For general Black Isle information including accommodation, attractions, activities, history and events, visit

Why is it called the Black Isle? Multi-award-winning author Ali Smith, born and brought up in Inverness, says “The Black Isle isn’t an isle at all; it’s an isthmus, a peninsula, nearly ten miles wide, over twenty miles long, just north of Inverness. Is it called the Black Isle because of the colour of its good dark farming soil? Or because of something to do with black magic and witchcraft? Or because at certain times of the year, if you look at it from across the other side of the Moray Firth, it looks a deep black colour? Black’s not the only colour the Black Isle goes; one hot and perfect summer I saw richer purples and deeper golds in the fields of the Black Isle than I’ve ever seen anywhere in the world.

When I visit I see its sheer impossible versatility, its cliffs and moors and beaches and woods and marshes and heaths, how it’s studded in its beautiful little bays with village after village protected by the dolphins and seals in the firths, and strung between a faerie glen, a tree above a well where the people in the know come to hang rags so that what they want will come true…”

Sounds amazing? It is! Read the whole Ali Smith article here.

Guardian newspaper food writer Matthew Fort wrote in praise of the food and drink of the area (and just how lovely it is too): read the first article about his discoveries here and the second installment here.

Natural Black Isle

  • Thousands of visitors each year are thrilled by the dolphin acrobatics at Chanonry Point and North Kessock. Find out more at the Whale and Dolphin Conservation Society’s Dolphin and Seal Visitor Centre at North Kessock or with Moray Dolphins. You can even adopt a dolphin with the WDCS.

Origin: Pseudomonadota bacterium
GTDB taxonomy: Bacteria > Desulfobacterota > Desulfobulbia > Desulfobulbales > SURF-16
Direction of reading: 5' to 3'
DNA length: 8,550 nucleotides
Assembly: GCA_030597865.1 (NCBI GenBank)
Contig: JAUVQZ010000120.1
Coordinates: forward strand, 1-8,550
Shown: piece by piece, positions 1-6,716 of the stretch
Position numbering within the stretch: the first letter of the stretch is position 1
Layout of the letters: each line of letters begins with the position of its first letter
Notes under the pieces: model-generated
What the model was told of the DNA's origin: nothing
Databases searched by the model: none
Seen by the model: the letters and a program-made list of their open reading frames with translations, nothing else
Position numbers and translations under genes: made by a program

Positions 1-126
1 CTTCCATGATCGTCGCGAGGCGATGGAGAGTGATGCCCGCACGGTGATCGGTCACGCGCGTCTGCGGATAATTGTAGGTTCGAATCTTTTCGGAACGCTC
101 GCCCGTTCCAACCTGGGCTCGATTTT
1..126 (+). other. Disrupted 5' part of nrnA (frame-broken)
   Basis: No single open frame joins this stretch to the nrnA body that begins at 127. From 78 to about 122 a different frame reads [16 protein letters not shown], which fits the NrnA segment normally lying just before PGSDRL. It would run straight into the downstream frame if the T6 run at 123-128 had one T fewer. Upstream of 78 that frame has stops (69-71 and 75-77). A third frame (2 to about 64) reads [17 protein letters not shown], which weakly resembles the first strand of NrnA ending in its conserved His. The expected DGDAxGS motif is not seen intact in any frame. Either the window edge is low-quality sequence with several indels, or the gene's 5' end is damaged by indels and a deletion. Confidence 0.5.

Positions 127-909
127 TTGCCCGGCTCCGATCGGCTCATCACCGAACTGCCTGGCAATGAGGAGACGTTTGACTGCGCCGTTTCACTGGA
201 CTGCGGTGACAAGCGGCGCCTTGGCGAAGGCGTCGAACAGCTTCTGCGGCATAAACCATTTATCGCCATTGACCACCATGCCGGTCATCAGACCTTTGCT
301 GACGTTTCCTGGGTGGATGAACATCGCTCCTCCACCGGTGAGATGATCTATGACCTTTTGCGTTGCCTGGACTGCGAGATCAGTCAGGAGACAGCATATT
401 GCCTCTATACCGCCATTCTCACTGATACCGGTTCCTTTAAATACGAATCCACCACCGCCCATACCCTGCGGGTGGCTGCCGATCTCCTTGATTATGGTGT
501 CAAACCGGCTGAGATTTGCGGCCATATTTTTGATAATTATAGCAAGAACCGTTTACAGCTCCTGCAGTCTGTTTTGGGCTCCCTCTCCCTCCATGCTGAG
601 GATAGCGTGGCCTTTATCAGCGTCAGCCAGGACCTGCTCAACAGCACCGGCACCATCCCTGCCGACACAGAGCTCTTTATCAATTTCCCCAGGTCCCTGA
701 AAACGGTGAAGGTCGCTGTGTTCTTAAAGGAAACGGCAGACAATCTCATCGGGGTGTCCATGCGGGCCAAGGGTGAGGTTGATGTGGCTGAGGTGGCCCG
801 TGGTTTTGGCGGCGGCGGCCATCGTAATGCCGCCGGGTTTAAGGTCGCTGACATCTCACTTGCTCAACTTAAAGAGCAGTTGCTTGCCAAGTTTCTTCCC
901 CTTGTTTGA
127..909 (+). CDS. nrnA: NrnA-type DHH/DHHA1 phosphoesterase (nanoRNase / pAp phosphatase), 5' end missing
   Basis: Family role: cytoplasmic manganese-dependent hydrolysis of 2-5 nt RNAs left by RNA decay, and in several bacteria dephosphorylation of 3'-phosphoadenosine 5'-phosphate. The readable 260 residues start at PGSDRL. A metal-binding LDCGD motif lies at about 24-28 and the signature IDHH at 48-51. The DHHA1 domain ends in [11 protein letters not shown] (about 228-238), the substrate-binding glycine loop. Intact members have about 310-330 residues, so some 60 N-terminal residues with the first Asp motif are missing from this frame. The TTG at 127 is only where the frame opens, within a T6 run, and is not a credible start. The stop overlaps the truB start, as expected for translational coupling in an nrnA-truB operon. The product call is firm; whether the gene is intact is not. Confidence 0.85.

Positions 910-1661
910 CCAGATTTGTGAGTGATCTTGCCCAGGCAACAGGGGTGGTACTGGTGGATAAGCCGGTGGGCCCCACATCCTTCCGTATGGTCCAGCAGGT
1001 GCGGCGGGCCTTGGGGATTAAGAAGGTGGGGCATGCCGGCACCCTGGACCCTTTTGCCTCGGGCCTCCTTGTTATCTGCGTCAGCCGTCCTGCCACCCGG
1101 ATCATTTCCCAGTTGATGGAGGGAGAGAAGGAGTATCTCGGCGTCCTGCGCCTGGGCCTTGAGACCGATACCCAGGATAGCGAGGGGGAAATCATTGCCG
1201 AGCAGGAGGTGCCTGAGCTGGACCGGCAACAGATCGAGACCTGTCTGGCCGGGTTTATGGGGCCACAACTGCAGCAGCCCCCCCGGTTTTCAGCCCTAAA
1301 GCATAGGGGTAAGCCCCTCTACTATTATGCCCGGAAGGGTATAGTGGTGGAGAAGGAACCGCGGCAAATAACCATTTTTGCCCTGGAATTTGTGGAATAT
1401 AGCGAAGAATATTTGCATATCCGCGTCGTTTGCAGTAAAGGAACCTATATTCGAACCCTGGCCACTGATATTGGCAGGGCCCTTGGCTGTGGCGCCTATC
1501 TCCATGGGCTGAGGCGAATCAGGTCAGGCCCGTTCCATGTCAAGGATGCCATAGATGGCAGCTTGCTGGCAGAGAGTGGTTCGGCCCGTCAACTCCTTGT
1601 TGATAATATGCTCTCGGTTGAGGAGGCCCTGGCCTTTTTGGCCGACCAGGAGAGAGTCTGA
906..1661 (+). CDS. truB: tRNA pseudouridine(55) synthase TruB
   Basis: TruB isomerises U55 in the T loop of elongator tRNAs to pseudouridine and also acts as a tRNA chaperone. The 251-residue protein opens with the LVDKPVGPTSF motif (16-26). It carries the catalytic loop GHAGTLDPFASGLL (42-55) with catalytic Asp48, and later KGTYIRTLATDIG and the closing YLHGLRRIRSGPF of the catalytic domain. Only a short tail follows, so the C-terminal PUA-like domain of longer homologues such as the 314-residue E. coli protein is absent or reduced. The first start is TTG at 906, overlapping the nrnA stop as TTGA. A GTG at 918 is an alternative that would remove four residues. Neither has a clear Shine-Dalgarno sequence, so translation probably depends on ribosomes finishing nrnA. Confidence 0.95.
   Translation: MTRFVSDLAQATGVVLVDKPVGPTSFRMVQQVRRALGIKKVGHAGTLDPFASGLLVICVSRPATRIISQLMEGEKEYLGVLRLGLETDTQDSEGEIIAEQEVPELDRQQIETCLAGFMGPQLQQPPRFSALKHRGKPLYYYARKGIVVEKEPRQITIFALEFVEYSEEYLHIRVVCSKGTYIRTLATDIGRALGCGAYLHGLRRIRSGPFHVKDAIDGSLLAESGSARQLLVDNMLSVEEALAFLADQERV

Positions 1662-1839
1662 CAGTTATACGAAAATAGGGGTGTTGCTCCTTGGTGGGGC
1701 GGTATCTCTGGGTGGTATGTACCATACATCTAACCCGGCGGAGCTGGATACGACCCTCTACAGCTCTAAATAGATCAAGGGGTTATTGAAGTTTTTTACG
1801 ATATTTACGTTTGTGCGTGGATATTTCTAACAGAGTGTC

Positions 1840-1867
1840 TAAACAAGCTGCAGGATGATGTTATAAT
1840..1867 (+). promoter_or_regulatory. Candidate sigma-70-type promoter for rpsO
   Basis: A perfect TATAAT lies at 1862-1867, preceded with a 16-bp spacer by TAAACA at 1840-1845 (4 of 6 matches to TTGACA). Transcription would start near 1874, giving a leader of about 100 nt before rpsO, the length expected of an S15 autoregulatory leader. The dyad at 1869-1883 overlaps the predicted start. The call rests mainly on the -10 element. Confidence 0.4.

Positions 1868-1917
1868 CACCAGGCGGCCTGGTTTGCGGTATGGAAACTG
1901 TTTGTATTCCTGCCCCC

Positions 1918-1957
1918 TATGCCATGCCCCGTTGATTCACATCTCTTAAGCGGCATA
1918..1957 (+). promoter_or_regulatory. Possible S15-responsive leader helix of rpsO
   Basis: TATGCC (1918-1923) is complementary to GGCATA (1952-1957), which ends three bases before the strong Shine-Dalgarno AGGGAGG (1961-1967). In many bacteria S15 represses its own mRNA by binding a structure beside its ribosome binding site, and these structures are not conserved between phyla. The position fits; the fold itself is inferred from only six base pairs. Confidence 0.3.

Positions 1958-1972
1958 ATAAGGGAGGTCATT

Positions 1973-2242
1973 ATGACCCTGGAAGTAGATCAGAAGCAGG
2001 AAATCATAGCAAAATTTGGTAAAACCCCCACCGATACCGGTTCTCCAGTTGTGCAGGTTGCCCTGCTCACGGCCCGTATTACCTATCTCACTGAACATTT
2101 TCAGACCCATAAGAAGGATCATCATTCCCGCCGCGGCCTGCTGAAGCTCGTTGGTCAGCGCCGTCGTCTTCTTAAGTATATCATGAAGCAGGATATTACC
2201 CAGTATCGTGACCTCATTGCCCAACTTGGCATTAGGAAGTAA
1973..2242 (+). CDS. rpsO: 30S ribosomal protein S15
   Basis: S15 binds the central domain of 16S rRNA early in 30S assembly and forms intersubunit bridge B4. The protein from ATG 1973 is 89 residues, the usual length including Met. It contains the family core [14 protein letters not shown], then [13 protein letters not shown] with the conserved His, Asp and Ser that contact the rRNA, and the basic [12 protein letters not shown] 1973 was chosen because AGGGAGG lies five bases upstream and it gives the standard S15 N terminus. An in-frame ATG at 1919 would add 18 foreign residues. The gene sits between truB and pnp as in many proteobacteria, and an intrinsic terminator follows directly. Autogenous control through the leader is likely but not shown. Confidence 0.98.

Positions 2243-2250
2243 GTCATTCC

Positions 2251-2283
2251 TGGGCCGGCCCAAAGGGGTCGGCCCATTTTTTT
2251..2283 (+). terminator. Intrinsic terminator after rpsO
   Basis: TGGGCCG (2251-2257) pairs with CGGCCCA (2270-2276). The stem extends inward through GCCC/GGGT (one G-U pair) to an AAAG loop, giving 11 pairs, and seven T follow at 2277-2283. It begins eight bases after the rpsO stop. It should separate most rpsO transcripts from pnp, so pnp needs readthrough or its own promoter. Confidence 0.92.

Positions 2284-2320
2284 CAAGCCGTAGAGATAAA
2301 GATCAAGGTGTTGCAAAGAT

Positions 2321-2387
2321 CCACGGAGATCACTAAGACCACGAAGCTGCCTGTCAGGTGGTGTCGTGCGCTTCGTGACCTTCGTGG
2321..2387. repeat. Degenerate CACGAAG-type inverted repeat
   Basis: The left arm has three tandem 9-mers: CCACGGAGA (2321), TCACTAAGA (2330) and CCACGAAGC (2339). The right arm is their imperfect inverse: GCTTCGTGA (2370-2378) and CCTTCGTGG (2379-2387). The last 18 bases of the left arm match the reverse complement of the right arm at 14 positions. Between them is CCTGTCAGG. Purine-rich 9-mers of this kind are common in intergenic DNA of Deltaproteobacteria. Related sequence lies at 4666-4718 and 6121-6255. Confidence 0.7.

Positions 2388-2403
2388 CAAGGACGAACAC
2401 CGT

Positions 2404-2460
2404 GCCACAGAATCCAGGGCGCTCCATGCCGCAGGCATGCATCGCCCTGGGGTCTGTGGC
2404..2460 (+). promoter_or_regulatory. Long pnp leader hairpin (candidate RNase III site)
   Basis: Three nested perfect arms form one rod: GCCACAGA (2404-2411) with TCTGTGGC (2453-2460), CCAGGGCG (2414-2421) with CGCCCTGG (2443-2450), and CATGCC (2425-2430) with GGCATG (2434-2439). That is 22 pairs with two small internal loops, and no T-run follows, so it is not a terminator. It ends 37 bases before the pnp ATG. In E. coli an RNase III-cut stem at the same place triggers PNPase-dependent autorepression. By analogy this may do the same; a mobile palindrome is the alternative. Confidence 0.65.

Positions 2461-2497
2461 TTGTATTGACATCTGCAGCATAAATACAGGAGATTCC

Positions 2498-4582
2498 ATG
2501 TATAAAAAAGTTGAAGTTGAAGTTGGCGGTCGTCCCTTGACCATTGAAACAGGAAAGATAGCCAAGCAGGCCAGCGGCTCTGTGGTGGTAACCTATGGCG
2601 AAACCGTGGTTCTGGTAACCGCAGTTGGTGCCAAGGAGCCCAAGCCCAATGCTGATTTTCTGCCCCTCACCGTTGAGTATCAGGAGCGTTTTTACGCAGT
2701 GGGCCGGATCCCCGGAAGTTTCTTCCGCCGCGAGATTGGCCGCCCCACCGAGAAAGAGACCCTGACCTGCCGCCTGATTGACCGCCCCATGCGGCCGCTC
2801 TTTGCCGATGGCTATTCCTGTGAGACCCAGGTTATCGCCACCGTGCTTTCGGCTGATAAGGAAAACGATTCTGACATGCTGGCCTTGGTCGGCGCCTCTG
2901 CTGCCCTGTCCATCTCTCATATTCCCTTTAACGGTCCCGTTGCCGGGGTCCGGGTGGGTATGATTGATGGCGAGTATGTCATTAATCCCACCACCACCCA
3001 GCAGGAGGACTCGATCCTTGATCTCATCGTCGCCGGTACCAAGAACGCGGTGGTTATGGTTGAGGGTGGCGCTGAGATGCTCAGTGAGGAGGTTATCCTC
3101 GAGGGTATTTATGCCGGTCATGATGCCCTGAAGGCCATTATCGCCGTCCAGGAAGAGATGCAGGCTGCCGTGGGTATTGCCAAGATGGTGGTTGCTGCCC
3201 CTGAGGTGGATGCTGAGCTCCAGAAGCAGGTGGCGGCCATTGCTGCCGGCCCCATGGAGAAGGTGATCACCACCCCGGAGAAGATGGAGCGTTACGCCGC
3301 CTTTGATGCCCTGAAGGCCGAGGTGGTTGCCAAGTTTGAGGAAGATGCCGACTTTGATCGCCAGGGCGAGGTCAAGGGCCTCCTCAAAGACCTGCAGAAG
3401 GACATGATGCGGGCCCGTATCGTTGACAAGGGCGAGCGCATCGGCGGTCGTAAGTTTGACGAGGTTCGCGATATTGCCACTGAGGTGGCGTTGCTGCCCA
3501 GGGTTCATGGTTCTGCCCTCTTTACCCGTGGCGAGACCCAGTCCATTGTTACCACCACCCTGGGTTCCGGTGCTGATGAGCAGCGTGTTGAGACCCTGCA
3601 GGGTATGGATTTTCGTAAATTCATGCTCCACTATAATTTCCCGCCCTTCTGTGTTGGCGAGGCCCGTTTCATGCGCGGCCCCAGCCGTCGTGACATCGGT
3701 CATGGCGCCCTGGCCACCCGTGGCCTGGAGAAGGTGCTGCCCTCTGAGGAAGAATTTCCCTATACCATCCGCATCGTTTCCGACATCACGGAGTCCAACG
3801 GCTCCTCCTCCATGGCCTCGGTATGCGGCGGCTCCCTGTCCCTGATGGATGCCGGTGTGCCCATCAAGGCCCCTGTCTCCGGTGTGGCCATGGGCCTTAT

• The Black Isle has two very special RSPB reserves, Udale Bay and Fairy Glen. Which species will you spot there?
  • There are great walks in the area, for all levels of fitness. Check the excellent WalkHighlands site for inspiration.

History and Archaeology

  • Cromarty Courthouse Museum, in an elegant A-listed building from 1773, houses free exhibitions about this historic town.
  •  Find out about Pictish and Celtic culture at Groam House Museum in Rosemarkie.
  • Who was Hugh Miller and what did he and Charles Darwin argue about? The National Trust for Scotland’s Hugh Miller’s Birthplace Cottage and Museum in Cromarty can tell you.
  • To find out about the “tree above a well where the people in the know come to hang rags so that what they want will come true”  make your way to the Clootie Well near Munlochy. Maybe your wishes will come true too…


  • Check out for a calendar of local events.
  • Live music? Theatre? Exhibitions? Check out what’s on at The Stables in Cromarty.
  • Explore fantastic MTB trails for all levels at Learnie Red Rocks, with the best views ever.
  • Have fun with laser tag, paintball and archery at WildWoodz, by Munlochy.
  • Follow the historic King’s Route on the ferry from Cromarty to Nigg (June – September only).
  • EcoVentures: fascinating wildlife watching adventures in the Moray Firth.
  • Avoch Dolphin Trips: Daily sailings from picturesque Avoch Harbour.
  • Are you a golfer? Try the renowned links course of Fortrose and Rosemarkie Golf Club, and you might even see the dolphins while you tee off. There’s another great local course at Muir of Ord Golf Club.
  • Inverness is just a short journey away. Check out what’s on in Scotland’s fastest-growing city here.
  • Want some more adventure? Check out open canoeing, river kayaking, sea kayaking and white water rafting across the area from Inverness’s Explore Highlands

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